5 Megawatts-a-Pop and Prepped for High Seas Action

Here’s a shot of the prototype of REpower System’s 5-megawatt (MW) offshore wind turbine, which has been generating power since 2004 in Brunsbüttel near the mouth of the Elbe River on Germany’s North Sea. I stopped to see the original REpower 5M last week while reporting an upcoming feature for IEEE Spectrum and clocked the turbine’s 126-meter diameter rotor swinging at 11 rpm, nearly full speed. The 5M marks an awesome juxtaposition, with the 120-meter high turbine (hub height) towering over Brunsbüttel’s spongy marshland, chemical complexes and a nuclear power plant.

The 5M is creating buzz these days after RWE Innogy, the renewable energy subsidiary of German utility RWE, signed a deal to install 250 of them over the next five years. At a total value of €2 billion it is the biggest deal yet for offshore wind. It also cements plans for RWE’s Nordsee 1 wind farm, which could be Germany’s first worldscale offshore farm if the first 30 5Ms are installed in 2011 as planned. Nordsee 1, about 50 kilometers offshore, could ultimately grow to 1000 MW — the same scale as large coal and nuclear-fueled thermal power plants.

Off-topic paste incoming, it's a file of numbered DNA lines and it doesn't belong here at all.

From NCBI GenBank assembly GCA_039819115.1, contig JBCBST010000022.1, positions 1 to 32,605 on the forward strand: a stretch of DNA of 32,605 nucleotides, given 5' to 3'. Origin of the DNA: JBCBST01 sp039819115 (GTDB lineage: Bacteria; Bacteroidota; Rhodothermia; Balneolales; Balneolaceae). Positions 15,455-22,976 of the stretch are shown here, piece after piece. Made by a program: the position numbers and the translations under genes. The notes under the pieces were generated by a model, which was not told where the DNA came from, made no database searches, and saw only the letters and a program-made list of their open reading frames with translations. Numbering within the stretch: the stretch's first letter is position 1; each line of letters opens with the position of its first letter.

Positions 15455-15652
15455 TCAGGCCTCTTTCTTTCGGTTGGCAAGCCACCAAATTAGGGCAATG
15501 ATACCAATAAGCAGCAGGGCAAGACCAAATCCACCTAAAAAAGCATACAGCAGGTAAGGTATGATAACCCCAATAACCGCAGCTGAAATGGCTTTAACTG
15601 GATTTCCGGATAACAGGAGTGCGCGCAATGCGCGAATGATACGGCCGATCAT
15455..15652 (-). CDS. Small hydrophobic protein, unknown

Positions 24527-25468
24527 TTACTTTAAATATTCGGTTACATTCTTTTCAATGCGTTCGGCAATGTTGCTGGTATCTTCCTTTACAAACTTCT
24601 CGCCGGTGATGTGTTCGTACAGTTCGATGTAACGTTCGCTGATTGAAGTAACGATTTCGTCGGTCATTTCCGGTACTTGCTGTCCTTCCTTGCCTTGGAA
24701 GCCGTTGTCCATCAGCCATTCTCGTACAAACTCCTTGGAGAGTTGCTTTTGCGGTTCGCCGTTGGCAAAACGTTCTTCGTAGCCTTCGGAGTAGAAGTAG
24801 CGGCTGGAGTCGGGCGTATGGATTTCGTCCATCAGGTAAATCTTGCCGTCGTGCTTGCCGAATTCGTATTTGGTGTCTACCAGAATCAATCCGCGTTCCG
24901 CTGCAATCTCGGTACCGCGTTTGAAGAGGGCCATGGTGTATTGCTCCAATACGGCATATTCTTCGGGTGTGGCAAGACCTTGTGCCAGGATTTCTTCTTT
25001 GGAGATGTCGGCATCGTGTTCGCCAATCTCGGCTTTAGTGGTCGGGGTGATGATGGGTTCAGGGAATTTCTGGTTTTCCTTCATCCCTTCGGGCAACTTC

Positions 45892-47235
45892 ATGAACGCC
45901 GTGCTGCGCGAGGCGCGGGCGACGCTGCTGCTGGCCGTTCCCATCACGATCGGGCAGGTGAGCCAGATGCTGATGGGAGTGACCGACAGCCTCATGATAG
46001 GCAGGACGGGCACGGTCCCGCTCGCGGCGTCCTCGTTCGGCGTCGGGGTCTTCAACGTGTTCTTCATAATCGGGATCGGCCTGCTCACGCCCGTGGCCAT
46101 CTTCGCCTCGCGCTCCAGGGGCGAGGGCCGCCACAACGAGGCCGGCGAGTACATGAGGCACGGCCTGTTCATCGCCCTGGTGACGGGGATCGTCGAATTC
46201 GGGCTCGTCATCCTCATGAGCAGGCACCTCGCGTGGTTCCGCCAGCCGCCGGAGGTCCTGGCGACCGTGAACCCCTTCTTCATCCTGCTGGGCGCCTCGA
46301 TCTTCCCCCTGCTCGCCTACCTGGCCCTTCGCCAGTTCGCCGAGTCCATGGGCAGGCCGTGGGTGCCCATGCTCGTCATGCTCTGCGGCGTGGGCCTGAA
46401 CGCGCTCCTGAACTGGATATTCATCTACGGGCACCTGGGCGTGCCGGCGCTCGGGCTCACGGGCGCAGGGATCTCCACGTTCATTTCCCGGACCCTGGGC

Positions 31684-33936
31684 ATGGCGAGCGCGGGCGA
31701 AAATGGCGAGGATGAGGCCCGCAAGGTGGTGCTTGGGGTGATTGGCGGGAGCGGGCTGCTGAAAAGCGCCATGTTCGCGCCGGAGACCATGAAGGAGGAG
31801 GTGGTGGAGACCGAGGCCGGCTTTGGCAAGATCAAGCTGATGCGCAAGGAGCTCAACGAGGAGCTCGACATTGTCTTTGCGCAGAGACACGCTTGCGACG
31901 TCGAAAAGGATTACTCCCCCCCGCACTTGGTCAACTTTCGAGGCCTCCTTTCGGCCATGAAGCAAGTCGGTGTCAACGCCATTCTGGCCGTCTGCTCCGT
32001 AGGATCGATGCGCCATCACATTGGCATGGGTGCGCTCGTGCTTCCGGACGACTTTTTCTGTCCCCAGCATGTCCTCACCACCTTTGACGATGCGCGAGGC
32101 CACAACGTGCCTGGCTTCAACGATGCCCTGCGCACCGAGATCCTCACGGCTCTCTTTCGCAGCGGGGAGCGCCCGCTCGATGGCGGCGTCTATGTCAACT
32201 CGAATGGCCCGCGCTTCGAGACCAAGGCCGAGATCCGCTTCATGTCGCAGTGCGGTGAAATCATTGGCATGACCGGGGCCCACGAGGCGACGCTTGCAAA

REpower's-5M-prototype-in-Brunsbuttel

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This post was created for Energywise, IEEE Spectrum’s blog on green power, cars and climate

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2 thoughts on “5 Megawatts-a-Pop and Prepped for High Seas Action

  1. Is there a consensus among global modeling scientists on what effect global warming is having or will have on global/local wind currents?

  2. The consensus, I imagine, is that winds will change. But I’ve always assumed that the effects would highly localized (ie it would be hard to pin down an ‘overall’ effect).

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